WorkCover Queensland has been under financial pressure recently and this is due partly to the increase in common law claims.
On Tuesday 27 April 2010, the Queensland Government announced a number of amendments to the Workers Compensation Scheme.
This was in response to recommendations from the WorkCover Queensland Board. The government will introduce a number of reforms which will assist in helping to secure WorkCover’s financial stability by addressing the growth in common law claims and claim costs. Despite the recommendation of the Board, the government has announced it will not be restricting injured workers’ access to compensation through the courts. These changes include:
- Targeting poor safety performance – employers with a poor safety record will have their performance monitored with the view to increasing their premiums if their performance does not improve.
- Proving employer fault – the decision in Bourk v Power Serve Pty Ltd  QCA 225 has essentially enabled some injured workers to succeed in claims for damages on the basis that the employer is in breach of its workplace health and safety obligations. This has arguably led to the increase in the number of common law claims. The Workers’ Compensation and Rehabilitation Act 2003 (Qld) will be amended to now require workers to show that an employer breached a duty to take precautions against a risk of harm that was foreseeable, not insignificant and in circumstances in which a reasonable person would have taken the precautions.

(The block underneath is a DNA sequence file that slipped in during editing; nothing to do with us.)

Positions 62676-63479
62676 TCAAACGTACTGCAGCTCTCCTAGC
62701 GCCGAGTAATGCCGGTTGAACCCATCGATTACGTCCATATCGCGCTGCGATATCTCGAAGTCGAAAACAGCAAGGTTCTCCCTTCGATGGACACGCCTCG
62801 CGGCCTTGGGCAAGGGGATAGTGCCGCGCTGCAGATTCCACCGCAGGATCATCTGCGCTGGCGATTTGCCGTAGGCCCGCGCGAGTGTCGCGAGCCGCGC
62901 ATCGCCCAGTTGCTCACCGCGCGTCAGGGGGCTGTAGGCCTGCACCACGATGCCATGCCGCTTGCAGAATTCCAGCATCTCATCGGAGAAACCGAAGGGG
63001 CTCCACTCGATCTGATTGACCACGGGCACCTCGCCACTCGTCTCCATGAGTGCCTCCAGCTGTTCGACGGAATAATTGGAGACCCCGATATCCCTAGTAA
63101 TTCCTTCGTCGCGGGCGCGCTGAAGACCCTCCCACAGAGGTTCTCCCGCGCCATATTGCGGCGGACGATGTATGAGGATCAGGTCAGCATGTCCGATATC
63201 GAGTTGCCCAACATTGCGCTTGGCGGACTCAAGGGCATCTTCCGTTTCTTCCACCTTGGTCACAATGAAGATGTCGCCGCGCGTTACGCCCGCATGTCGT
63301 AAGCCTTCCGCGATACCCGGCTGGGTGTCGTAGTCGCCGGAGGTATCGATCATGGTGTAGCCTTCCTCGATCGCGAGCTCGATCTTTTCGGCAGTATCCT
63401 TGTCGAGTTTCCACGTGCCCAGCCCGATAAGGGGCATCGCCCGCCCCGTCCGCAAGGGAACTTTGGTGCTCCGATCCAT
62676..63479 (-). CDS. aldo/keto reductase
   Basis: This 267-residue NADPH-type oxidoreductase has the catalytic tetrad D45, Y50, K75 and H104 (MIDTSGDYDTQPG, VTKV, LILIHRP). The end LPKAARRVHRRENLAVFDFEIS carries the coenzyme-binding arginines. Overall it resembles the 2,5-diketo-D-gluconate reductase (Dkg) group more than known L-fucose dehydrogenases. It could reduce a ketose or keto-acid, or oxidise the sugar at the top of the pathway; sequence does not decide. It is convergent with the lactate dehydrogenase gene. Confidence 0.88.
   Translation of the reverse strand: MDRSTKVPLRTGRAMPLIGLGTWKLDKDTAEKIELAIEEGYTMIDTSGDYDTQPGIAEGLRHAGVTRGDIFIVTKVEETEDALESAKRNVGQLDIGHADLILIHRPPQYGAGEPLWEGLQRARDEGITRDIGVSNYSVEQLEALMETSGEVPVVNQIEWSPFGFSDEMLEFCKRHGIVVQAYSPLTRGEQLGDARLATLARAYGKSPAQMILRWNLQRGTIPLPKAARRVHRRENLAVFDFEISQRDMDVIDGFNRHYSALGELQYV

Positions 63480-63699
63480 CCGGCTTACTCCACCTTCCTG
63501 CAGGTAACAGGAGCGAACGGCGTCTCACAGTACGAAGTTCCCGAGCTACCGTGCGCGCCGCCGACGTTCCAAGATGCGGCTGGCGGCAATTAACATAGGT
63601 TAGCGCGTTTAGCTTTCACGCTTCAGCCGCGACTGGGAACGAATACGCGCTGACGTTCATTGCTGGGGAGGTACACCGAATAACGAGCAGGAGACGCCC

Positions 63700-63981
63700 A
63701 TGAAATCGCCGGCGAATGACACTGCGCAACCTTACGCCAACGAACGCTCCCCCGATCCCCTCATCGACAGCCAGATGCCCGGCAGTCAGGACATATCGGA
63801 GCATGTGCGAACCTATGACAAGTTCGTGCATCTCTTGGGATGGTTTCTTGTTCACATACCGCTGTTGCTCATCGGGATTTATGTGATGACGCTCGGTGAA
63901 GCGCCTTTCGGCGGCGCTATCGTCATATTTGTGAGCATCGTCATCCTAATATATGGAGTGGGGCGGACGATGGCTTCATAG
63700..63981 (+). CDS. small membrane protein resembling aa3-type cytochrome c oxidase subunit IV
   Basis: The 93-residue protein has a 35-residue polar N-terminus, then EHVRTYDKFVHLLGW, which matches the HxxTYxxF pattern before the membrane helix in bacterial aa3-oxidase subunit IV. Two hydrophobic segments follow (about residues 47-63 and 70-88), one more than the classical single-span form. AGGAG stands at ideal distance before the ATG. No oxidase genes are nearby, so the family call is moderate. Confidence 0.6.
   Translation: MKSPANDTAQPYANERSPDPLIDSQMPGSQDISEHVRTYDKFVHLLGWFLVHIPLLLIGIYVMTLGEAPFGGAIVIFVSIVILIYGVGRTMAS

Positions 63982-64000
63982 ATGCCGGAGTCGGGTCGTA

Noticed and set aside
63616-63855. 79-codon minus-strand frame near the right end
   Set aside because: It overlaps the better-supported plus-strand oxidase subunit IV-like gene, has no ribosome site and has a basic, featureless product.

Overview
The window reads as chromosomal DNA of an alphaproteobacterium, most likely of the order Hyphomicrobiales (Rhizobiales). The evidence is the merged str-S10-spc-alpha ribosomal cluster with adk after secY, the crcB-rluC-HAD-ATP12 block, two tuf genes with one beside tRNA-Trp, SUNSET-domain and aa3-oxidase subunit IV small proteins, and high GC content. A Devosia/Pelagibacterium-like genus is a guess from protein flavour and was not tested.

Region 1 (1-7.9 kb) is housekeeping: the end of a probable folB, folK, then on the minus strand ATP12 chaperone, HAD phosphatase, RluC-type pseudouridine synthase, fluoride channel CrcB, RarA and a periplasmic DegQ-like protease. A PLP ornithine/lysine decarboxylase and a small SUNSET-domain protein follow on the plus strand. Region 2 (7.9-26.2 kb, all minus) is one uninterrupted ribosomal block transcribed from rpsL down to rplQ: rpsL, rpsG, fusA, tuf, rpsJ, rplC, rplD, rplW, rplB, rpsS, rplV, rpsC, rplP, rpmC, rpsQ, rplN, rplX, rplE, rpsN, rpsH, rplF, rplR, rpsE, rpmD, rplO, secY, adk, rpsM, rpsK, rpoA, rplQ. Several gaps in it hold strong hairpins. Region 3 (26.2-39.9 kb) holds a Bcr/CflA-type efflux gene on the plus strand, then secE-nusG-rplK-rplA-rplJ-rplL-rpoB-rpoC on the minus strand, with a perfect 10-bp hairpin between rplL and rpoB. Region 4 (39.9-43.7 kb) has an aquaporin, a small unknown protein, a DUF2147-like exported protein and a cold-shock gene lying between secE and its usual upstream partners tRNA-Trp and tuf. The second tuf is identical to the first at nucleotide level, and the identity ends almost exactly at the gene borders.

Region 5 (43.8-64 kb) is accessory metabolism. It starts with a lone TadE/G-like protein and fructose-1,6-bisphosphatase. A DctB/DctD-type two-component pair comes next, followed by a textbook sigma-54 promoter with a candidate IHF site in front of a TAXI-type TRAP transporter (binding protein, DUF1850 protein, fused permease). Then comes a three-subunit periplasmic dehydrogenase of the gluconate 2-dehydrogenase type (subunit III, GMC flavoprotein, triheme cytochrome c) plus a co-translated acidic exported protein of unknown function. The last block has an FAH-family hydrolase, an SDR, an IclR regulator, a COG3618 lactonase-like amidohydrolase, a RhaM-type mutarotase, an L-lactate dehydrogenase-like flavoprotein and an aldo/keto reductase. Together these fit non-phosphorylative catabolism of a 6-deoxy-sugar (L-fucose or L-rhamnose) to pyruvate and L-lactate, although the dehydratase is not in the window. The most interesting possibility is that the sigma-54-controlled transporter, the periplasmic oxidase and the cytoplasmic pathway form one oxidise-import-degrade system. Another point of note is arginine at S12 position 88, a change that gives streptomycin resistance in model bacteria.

What does this mean for employers?
This means that showing a breach of the Workplace Health and Safety Act 1995 (Qld) (WHS Act) is, of itself, not enough for a claimant. Given that it does not require much to breach a WHS Act obligation in Queensland, this will assist employers who want to resist liability for work related claims. This provides a better balance between the worker and the employer and offers the employer a defence if the cause of the injury was not foreseeable and significantly, if a worker takes an unreasonable risk, or put the other way, if a reasonable worker would not have taken the risk.
This highlights the importance of what goes into incident investigation (ie ICAM reports) and being forensic about causality. These reports should be simple and non-emotive. Employers should keep to the facts in these reports and not speculate about who is to blame for the incident. Further, the report does not have to be confined to the problems with systems of work but rather where systems are working well an employer should include this in the report.
The legislation to implement these reforms is expected to be introduced into Parliament by the middle of 2010. The government aims to review the effectiveness of the reforms at the end of 2012.
For more detail, see the press release